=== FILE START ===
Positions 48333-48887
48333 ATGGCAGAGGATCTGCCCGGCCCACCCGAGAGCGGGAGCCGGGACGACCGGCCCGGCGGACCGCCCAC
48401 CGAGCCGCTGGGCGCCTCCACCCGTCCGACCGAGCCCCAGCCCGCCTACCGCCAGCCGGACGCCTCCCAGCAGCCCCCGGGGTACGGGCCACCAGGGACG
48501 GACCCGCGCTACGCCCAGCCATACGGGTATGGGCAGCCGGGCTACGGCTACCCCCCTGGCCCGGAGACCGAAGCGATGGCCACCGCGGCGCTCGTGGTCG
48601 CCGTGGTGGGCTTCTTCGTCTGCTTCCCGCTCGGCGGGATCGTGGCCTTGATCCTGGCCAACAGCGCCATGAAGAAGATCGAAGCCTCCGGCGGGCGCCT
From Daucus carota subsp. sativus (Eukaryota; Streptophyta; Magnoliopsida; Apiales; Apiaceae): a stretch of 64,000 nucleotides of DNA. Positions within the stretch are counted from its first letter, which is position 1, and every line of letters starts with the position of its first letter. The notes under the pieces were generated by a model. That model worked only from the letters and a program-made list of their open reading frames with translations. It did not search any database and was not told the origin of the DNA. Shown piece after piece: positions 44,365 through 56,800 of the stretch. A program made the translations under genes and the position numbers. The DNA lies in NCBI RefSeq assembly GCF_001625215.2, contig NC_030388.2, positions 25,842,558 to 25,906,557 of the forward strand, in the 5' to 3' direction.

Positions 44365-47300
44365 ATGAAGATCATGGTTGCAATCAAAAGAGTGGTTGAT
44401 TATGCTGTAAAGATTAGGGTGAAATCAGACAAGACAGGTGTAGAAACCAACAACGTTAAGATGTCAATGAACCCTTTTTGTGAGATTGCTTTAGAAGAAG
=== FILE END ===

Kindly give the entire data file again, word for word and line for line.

Positions 48333-48887
48333 ATGGCAGAGGATCTGCCCGGCCCACCCGAGAGCGGGAGCCGGGACGACCGGCCCGGCGGACCGCCCAC
48401 CGAGCCGCTGGGCGCCTCCACCCGTCCGACCGAGCCCCAGCCCGCCTACCGCCAGCCGGACGCCTCCCAGCAGCCCCCGGGGTACGGGCCACCAGGGACG
48501 GACCCGCGCTACGCCCAGCCATACGGGTATGGGCAGCCGGGCTACGGCTACCCCCCTGGCCCGGAGACCGAAGCGATGGCCACCGCGGCGCTCGTGGTCG
48601 CCGTGGTGGGCTTCTTCGTCTGCTTCCCGCTCGGCGGGATCGTGGCCTTGATCCTGGCCAACAGCGCCATGAAGAAGATCGAAGCCTCCGGCGGGCGCCT
From Daucus carota subsp. sativus (Eukaryota; Streptophyta; Magnoliopsida; Apiales; Apiaceae): a stretch of 64,000 nucleotides of DNA. Positions within the stretch are counted from its first letter, which is position 1, and every line of letters starts with the position of its first letter. The notes under the pieces were generated by a model. That model worked only from the letters and a program-made list of their open reading frames with translations. It did not search any database and was not told the origin of the DNA. Shown piece after piece: positions 44,365 through 56,800 of the stretch. A program made the translations under genes and the position numbers. The DNA lies in NCBI RefSeq assembly GCF_001625215.2, contig NC_030388.2, positions 25,842,558 to 25,906,557 of the forward strand, in the 5' to 3' direction.

Positions 44365-47300
44365 ATGAAGATCATGGTTGCAATCAAAAGAGTGGTTGAT
44401 TATGCTGTAAAGATTAGGGTGAAATCAGACAAGACAGGTGTAGAAACCAACAACGTTAAGATGTCAATGAACCCTTTTTGTGAGATTGCTTTAGAAGAAG